A Conservative aristocrat dipped into the government’s Levelling Up Fund to the tune of £300,000 in order to fill half a mile of potholes on his driveway, it has been revealed.
The fund, which was supposed to support left-behind communities, was used by the Eton and Oxford-educated former Tory peer to repair roads on his land in East Sussex.
The track leads to Charleston Farmhouse, an independently run museum and art gallery within the grounds of his Firle Estate.
The museum applied for the funds, even though the drive itself is owned by the millionaire aristocrat.
Visitors to the former home of Bloomsbury artist Vanessa Bell, Virginia Woolf’s sister, had complained for years about the potholes.
One warned in a review: “You risk your car’s suspension – and you need to wear a sports bra.”
But despite the viscount’s wealth being estimated at £15 million, his Firle Estate Management team helped the Charleston Trust secure the cash from the Getting Building Fund, part of the Levelling Up Fund specifically aimed at helping Covid-hit infrastructure, the Mail Online has reported.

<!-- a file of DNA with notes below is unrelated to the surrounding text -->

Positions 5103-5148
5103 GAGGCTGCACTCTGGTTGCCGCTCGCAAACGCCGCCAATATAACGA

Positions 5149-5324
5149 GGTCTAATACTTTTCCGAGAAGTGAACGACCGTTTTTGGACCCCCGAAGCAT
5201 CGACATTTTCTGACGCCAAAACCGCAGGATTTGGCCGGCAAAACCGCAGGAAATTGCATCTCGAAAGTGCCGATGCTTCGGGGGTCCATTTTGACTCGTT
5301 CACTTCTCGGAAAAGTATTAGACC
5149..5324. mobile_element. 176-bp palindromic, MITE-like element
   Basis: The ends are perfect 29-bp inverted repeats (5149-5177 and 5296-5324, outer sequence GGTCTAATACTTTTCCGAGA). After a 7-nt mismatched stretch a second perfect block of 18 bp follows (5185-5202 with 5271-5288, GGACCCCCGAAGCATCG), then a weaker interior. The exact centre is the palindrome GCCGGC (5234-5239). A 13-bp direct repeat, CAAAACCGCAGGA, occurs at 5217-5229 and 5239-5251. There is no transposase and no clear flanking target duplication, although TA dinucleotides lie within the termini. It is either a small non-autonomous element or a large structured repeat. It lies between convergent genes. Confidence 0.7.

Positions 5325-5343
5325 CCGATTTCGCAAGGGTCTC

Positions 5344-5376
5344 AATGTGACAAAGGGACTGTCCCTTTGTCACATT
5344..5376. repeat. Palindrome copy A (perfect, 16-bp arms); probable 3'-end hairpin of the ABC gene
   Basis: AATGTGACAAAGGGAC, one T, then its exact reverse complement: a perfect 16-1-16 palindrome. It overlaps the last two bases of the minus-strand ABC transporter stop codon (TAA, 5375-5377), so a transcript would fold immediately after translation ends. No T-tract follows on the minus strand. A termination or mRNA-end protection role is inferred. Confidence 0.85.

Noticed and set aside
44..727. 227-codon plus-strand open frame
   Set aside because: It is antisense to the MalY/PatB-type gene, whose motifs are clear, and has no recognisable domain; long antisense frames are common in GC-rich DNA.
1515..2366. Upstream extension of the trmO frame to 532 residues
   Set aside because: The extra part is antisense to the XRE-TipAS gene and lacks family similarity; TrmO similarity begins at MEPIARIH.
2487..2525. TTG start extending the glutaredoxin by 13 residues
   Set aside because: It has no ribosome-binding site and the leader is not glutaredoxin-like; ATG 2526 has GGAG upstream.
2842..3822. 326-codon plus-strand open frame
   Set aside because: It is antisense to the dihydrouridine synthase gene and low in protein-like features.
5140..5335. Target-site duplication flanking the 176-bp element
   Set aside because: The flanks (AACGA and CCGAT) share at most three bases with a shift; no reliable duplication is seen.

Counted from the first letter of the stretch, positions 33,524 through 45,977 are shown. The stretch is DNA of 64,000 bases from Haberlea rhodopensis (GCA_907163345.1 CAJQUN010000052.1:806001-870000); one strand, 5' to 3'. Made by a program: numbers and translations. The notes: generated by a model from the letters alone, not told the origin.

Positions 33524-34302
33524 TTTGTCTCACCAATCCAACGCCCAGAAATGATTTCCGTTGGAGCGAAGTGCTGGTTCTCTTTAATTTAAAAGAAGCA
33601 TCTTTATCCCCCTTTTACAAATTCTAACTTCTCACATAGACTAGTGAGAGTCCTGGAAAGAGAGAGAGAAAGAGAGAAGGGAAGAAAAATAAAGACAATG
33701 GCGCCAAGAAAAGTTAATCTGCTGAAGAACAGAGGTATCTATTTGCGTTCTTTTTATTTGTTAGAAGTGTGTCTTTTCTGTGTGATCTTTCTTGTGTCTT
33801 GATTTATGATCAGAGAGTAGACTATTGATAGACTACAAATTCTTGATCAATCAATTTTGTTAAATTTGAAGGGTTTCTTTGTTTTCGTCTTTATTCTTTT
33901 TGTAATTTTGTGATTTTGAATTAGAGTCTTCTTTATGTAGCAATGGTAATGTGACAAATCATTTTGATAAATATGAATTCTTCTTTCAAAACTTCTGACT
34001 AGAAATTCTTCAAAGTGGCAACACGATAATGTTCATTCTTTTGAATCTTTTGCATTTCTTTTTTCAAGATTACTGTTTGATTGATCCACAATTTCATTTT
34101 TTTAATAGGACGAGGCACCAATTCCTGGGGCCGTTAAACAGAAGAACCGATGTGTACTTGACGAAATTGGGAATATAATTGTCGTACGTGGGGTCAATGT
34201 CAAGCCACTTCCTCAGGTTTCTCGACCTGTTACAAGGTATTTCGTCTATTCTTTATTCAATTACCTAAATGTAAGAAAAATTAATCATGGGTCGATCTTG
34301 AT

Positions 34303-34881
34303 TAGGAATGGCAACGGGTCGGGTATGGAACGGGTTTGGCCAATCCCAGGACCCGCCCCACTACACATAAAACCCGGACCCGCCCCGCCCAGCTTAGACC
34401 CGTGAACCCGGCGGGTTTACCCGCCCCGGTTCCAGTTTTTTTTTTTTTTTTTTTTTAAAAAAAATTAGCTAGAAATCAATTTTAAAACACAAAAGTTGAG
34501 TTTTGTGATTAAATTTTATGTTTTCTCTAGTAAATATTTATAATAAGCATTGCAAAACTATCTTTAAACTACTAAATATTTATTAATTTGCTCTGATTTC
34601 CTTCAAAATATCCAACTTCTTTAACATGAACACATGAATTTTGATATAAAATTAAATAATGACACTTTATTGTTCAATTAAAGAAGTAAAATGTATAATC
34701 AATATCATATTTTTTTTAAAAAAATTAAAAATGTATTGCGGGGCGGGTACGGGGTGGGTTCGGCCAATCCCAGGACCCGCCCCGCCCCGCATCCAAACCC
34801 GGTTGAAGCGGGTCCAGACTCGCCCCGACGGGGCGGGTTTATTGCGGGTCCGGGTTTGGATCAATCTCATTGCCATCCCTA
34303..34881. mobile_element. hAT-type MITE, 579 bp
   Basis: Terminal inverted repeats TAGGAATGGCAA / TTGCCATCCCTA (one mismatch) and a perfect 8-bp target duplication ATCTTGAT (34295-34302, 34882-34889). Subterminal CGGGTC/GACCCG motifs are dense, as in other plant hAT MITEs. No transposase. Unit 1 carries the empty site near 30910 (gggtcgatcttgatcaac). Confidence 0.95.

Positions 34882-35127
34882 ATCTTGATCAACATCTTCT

“Arms around people”
Boris Johnson announced the Getting Building Fund to show his administration was “putting its arms around people at a time of crisis”.
The Trust blamed ‘poor drainage’ for corroding the driveway to obtain the grant.
But according to Harry Fone, grassroots campaign manager at the TaxPayers’ Alliance, the cash injection doesn’t represent value for money for the public.
The Charleston Trust said: “Our charity is grateful to South East Local Enterprise Partnership and the Government’s Getting Building Fund for providing the funding needed to rebuild the severely damaged access track.
“The new road provides safer, easier, and greener ways for visitors to reach Charleston and will help support the recovery and growth of the region’s creative and visitor economy.”
The South East Local Enterprise Partnership, through which the grant application was made, said the fund has created 11 new jobs and “helped to boost the local creative and cultural sector”.
The Department for Levelling Up, Housing and Communities said: “Charleston is internationally recognised as a site of cultural importance and this funding will help open it up to more visitors and improve its contribution to the local economy.”